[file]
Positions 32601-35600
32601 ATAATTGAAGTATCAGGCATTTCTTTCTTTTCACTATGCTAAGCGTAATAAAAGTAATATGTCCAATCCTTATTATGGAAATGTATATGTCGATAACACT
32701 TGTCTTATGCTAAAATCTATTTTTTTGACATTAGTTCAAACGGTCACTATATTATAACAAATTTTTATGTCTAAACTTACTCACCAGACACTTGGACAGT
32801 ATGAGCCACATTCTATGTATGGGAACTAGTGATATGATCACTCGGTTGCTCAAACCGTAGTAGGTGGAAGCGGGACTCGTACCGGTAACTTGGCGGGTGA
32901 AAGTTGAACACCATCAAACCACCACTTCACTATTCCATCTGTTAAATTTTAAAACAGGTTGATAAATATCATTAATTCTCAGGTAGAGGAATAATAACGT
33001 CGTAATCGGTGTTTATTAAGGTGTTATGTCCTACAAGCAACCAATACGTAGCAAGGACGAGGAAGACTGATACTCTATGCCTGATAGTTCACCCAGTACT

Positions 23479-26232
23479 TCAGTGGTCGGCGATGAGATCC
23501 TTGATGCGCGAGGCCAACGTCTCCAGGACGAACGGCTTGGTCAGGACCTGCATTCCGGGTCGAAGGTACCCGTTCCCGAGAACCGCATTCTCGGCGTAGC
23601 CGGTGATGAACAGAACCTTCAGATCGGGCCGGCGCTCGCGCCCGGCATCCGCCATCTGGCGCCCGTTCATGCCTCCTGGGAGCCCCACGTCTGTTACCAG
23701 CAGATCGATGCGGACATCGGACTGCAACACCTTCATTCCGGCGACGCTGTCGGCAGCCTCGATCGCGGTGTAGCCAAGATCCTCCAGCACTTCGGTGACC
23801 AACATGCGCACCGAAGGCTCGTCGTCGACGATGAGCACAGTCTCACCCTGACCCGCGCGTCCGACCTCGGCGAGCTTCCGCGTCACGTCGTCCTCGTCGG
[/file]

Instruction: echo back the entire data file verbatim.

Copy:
Positions 32601-35600
32601 ATAATTGAAGTATCAGGCATTTCTTTCTTTTCACTATGCTAAGCGTAATAAAAGTAATATGTCCAATCCTTATTATGGAAATGTATATGTCGATAACACT
32701 TGTCTTATGCTAAAATCTATTTTTTTGACATTAGTTCAAACGGTCACTATATTATAACAAATTTTTATGTCTAAACTTACTCACCAGACACTTGGACAGT
32801 ATGAGCCACATTCTATGTATGGGAACTAGTGATATGATCACTCGGTTGCTCAAACCGTAGTAGGTGGAAGCGGGACTCGTACCGGTAACTTGGCGGGTGA
32901 AAGTTGAACACCATCAAACCACCACTTCACTATTCCATCTGTTAAATTTTAAAACAGGTTGATAAATATCATTAATTCTCAGGTAGAGGAATAATAACGT
33001 CGTAATCGGTGTTTATTAAGGTGTTATGTCCTACAAGCAACCAATACGTAGCAAGGACGAGGAAGACTGATACTCTATGCCTGATAGTTCACCCAGTACT

Positions 23479-26232
23479 TCAGTGGTCGGCGATGAGATCC
23501 TTGATGCGCGAGGCCAACGTCTCCAGGACGAACGGCTTGGTCAGGACCTGCATTCCGGGTCGAAGGTACCCGTTCCCGAGAACCGCATTCTCGGCGTAGC
23601 CGGTGATGAACAGAACCTTCAGATCGGGCCGGCGCTCGCGCCCGGCATCCGCCATCTGGCGCCCGTTCATGCCTCCTGGGAGCCCCACGTCTGTTACCAG
23701 CAGATCGATGCGGACATCGGACTGCAACACCTTCATTCCGGCGACGCTGTCGGCAGCCTCGATCGCGGTGTAGCCAAGATCCTCCAGCACTTCGGTGACC
23801 AACATGCGCACCGAAGGCTCGTCGTCGACGATGAGCACAGTCTCACCCTGACCCGCGCGTCCGACCTCGGCGAGCTTCCGCGTCACGTCGTCCTCGTCGG